Romney camp shifts into attack mode as Gingrich threatens (Video)
A new Romney ad released Friday lambasts Newt Gingrich for his criticism last spring of a fellow Republican. The gloves are off, but the Romney campaign is so far using surrogates for the fight.
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The dilemma for Romney has been how to go on the attack without damaging his image. For now, surrogates seem to be the answer. Saturday night’s debate in Iowa could be the next telling chapter in the Romney-versus.-Gingrich smack-down. Also in Romney’s corner is the Restore Our Future PAC – a well-funded “super PAC” that launched a $3.1 million ad buy in Iowa focusing on Romney’s leadership in Massachusetts. In coming days, the group may reportedly also go negative on Gingrich.Skip to next paragraph
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Another player who could help Romney is Rep. Ron Paul (R) of Texas, a favorite of libertarian-leaning Republicans. His campaign has been running an anti-Gingrich ad in Iowa, called “Serial Hypocrisy,” and is set to start airing it in New Hampshire, according to CNN.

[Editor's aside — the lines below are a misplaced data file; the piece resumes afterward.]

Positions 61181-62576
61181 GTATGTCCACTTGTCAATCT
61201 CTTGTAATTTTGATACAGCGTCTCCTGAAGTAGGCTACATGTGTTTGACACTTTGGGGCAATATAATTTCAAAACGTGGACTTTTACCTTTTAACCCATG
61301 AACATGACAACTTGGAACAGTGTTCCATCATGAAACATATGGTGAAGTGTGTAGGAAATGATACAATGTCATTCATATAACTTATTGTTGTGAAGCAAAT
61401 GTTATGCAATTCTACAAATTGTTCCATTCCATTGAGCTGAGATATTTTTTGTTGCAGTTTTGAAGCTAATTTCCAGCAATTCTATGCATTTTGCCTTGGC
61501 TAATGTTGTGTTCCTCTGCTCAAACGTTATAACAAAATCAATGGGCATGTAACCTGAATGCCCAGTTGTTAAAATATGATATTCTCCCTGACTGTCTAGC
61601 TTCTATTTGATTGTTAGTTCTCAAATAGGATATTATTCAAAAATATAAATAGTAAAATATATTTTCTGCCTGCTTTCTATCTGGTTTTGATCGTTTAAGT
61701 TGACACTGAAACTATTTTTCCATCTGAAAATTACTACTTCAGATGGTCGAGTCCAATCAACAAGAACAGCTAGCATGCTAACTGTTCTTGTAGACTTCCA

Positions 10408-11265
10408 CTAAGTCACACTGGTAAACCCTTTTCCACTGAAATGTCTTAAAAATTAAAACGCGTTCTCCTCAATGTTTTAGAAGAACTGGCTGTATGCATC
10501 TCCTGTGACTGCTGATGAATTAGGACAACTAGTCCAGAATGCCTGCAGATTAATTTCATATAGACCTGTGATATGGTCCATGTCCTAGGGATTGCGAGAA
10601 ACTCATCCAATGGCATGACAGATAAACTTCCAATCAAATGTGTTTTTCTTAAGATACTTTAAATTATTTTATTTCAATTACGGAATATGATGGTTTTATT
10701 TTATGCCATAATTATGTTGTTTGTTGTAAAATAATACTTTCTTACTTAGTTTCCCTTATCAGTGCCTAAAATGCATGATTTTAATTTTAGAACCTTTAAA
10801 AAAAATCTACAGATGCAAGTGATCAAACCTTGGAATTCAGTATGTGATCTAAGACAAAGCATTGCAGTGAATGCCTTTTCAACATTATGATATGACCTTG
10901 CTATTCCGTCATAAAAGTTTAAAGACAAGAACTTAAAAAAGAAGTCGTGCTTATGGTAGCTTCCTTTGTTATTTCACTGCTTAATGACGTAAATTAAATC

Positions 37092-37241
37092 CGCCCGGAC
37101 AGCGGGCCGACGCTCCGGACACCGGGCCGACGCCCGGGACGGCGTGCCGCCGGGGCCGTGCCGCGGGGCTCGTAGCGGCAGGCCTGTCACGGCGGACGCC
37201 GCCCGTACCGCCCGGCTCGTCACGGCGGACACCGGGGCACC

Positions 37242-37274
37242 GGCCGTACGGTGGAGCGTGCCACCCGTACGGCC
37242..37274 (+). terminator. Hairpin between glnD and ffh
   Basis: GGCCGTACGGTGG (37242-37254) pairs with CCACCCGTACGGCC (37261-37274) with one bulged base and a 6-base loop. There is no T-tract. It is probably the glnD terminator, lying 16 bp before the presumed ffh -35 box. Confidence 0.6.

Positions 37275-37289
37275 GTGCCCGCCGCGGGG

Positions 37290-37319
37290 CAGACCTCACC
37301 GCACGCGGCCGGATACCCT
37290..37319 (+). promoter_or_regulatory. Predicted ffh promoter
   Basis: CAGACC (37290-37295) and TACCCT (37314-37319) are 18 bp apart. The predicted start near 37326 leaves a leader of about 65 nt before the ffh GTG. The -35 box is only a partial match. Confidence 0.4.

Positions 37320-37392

Romney himself has promised to step up his personal appearances in early-nominating states and in the media. He says it’s time for his “closing argument.”
Romney supporters have taken some solace in Gingrich’s relative lack of money and organization, in comparison with Romney’s well-funded, highly organized operation. Four years ago, it was the super-organized Barack Obama who upset Hillary Rodham Clinton for the Democratic nomination by wedding organization and advisers’ granular knowledge of each state’s rules with passionate followers.
In this cycle’s Republican race, it’s Gingrich who has momentum from enthusiastic supporters. But it’s Romney who is best equipped to slog through a long nomination fight, going from state to state, contest to contest, potentially for several months.
“This will probably take longer than a week or two to sort out,” Romney told reporters in Arizona earlier this week, according to Politico. “My expectation is that it’s going to be a campaign that is going to go on for a while.”
Romney may well be right. Unlike four years ago, the Republicans are awarding some convention delegates proportionally, not winner take all, in contests that take place before April 1. That means fewer delegates will be awarded in the early contests, making it more likely the GOP primary battle will drag on longer than it did four years ago. In 2008 the nomination fight was effectively over in January, when John McCain beat Romney in the Florida primary.